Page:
The North Thompson Valley Garden Club held their regular meeting on February 17, at the NT Volunteer Centre in the Ridge.
During the meeting they heard a short report from Cheryl Thomas, who has just returned from a visit to Taiwan on behalf of the North Thompson Food Action Network. Thomas will be presenting a report also to the District of Barriere at one of their next council meetings.
The Garden Club is currently planning the following upcoming events:
• In March, members will get together to paint flower pots, which will then be sold at the Celebration of Rural Living Expo and Trade Show in April, where they will be sharing a booth with the North Thompson Food Action Network.
• On April 13, members will be present at the Seedy Saturday event in Clearwater.
• And in May, members are planning to make some hyper-tufa pots. This event will be discussed in more detail at the next meeting.
After the meeting, guest speaker Steven White from Little Fort, spoke on composting.
Many items can be composted: vegetable and fruit peels, rinds, cores, seeds and pits, coffee grinds, tea bags, breads, grains, nutshells, paper, eggshells, leaves, grass and small branches. Green items, such as grass, food scraps, and garden trimmings, produce nitrogen, while brown items, such as fall leaves, straw, and newspaper, produce carbon. The desired resulting ratio is to end up with 30 percent carbon to one percent nitrogen.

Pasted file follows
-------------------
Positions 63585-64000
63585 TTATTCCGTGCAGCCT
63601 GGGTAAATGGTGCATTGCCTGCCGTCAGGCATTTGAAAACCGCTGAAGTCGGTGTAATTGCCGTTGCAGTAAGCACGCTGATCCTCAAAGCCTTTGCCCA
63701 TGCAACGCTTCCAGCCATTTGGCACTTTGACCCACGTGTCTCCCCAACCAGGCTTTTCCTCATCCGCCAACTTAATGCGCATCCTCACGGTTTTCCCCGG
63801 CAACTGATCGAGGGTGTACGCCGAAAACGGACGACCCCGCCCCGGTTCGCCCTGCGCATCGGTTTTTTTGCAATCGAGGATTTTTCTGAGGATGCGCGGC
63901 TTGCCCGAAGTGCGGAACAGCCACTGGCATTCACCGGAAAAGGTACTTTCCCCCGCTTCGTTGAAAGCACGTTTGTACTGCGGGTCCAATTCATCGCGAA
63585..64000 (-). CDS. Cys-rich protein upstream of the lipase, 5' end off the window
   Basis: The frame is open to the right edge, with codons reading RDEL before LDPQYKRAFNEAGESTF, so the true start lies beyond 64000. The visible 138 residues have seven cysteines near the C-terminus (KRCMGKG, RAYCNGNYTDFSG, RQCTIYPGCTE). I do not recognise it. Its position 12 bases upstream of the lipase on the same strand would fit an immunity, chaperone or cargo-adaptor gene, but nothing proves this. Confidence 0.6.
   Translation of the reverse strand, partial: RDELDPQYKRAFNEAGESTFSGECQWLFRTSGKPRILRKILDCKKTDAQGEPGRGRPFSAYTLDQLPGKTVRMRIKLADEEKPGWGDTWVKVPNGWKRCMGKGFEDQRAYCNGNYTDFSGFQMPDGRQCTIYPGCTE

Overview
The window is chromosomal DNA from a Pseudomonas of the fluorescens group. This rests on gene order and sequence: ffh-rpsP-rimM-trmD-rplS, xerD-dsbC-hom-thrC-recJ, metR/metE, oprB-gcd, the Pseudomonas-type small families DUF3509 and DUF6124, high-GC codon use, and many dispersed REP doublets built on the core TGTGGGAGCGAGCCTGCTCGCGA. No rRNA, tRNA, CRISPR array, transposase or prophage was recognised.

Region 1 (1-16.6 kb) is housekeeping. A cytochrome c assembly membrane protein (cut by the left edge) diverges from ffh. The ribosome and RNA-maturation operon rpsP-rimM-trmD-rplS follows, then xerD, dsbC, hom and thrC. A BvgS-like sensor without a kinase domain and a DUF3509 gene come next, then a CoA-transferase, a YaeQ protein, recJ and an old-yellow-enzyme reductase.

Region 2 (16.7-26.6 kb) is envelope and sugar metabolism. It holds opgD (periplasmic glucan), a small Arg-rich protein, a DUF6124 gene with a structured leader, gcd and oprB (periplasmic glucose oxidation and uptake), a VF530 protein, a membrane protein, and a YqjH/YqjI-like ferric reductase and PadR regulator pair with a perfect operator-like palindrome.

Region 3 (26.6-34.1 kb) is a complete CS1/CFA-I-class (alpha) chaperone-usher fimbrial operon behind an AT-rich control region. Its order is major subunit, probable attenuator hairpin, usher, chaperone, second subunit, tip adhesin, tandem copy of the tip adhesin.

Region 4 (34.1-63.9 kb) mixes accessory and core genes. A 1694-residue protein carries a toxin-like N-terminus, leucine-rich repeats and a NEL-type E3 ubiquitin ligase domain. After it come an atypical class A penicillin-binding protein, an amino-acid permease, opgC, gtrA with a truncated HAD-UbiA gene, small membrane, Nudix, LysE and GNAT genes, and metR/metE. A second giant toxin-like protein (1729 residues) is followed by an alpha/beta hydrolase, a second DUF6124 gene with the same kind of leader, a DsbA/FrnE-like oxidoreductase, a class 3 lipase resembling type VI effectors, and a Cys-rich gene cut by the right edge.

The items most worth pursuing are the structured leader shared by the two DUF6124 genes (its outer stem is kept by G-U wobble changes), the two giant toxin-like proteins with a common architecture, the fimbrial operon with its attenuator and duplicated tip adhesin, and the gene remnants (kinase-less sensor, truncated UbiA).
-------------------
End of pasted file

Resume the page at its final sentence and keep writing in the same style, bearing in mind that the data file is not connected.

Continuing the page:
Along with several handouts on the subject, White also brought along several books that he has found very informative on the subject.
While some of the titles are likely out of print, most should be available through the local library.
• Composting for Canada, by Suzanne Lewis
• Organic Growing With Worms, by David Murphy
• How to Have a Green Thumb Without an Aching Back, by Ruth Stout
• Square Foot Gardening, and All New Square Foot Gardening, both by Mel Bartholemew